FILE - In this Sept. 13, 2012, file photo, NHL hockey commissioner Gary Bettman listens as he meets with reporters after a meeting with team owners, in New York. (AP Photo/Mary Altaffer, File)
NHL labour talks are set to resume Tuesday morning, with discussions focusing on hockey-related revenue and not the core economic issues that continue to divide the two sides in a league-imposed lockout entering its third week.
A person familiar with negotiations, on Monday, provided the details of what was expected to be discussed at the meeting that will be held in New York. The person spoke on the condition of anonymity because the NHL and the NHL Players' Association have not issued an update on talks.
The person added there are currently no other meetings planned beyond Tuesday.
Negotiators for the league and players will pick up where they left off after Sunday, when they completed three straight days of discussions. The talks focused on secondary issues, such as what should define hockey-related revenue, as well as player health and safety.
Though both sides have made progress in discussing secondary issues, they've failed to make much of a dent into determining how to split up more than US$3 billion in league revenues between owners and players.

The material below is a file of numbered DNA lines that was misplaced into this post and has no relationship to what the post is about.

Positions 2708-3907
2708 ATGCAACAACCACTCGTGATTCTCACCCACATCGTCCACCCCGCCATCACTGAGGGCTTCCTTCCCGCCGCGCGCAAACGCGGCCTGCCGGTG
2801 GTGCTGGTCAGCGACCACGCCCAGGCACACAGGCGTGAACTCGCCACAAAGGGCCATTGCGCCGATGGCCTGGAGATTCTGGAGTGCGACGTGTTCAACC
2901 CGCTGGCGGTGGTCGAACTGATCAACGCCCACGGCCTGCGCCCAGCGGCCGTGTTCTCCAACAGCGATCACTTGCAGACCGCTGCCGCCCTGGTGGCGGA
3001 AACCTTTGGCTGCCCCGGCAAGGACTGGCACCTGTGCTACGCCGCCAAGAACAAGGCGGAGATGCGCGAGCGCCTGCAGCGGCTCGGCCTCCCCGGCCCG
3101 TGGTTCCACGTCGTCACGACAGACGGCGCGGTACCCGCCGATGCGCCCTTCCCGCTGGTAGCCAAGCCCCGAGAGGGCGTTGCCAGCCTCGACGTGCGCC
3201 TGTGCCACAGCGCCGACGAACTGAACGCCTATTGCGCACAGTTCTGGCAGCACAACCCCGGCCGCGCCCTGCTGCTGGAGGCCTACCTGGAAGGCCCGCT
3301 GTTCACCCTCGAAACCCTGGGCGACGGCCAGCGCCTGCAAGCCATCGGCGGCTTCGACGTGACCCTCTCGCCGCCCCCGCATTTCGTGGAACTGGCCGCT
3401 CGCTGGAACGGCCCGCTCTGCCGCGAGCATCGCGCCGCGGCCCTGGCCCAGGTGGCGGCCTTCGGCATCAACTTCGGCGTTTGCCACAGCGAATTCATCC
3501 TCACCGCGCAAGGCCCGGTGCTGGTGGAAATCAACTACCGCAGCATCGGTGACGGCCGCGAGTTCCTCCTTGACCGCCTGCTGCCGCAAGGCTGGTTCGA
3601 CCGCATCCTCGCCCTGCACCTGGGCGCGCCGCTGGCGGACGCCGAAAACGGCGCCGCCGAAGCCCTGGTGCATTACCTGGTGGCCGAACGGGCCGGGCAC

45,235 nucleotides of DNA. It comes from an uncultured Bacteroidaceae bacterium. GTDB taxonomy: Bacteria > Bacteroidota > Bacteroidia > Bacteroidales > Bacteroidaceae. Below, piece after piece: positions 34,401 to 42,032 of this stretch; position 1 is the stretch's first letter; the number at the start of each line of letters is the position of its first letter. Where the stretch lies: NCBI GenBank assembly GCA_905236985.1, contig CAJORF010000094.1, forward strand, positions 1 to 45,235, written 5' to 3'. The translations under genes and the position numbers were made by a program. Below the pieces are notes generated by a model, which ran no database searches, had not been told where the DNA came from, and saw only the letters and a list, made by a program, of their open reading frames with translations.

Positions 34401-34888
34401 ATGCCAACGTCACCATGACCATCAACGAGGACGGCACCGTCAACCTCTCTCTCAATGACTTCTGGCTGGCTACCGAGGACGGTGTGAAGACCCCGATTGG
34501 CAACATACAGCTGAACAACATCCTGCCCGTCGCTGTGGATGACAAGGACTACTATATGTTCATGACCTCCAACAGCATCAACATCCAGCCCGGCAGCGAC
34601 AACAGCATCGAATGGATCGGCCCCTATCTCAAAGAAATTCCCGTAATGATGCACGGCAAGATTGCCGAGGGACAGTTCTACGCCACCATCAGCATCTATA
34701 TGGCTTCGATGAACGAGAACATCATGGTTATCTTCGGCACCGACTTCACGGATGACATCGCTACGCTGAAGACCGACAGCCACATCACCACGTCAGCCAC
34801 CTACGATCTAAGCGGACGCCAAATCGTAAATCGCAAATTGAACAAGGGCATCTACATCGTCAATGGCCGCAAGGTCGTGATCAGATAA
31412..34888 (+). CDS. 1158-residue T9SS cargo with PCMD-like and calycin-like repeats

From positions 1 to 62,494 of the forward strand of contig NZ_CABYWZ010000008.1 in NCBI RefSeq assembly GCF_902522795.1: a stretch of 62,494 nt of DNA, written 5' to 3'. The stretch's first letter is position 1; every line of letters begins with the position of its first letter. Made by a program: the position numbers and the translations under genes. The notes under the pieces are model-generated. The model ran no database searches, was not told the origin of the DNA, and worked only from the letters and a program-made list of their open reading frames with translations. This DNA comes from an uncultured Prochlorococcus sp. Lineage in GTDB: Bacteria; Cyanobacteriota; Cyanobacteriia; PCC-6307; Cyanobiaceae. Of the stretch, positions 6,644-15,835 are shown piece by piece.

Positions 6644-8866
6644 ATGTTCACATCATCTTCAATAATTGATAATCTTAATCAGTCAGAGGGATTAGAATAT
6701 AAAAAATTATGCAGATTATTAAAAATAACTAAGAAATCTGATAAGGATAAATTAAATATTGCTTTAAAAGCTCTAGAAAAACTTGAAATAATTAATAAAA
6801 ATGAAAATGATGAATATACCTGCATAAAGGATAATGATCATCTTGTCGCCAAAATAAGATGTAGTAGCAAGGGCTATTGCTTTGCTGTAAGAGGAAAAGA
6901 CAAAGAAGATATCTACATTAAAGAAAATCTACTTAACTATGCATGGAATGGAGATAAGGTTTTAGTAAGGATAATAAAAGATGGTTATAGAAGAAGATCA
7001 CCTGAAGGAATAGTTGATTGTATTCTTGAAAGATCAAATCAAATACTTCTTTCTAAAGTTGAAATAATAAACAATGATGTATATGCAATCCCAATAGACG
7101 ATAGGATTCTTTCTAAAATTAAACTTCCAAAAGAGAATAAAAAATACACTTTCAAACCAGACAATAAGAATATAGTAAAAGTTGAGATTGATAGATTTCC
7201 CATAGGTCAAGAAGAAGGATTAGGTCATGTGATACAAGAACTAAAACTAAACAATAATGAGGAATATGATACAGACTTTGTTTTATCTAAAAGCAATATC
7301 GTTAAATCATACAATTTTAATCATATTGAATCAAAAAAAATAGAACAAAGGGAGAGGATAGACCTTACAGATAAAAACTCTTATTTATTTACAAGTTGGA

The NHL locked out the players after the collective bargaining agreement expired on Sept. 15, and has since cancelled its entire pre-season schedule. The next step is expected to come this week, when the NHL is anticipated to announce the postponement of the start of the regular season, which was scheduled to open on Oct. 11.
The NHL dispute is now attracting the attention of two New Jersey senators, who are urging both sides to settle.
Senators Frank Lautenberg and Robert Menendez sent a letter Monday to NHL Commissioner Gary Bettman and NHLPA executive director Don Fehr urging them to consider the economic impact on their state if the dispute is not resolved.
The Democrats wrote that Congress has jurisdiction over interstate commerce, which includes professional sports, and will be keeping a "close eye" on negotiations.
The letter warned that the absence of New Jersey Devils' games in Newark could mean millions of dollars in lost economic activity and jobs in especially tough economic times. The Devils advanced to the Stanley Cup Finals last season, creating a financial boost to the city just five months ago.
The lockout comes on the heels of the NBA's Nets moving from Newark to Brooklyn, N.Y.
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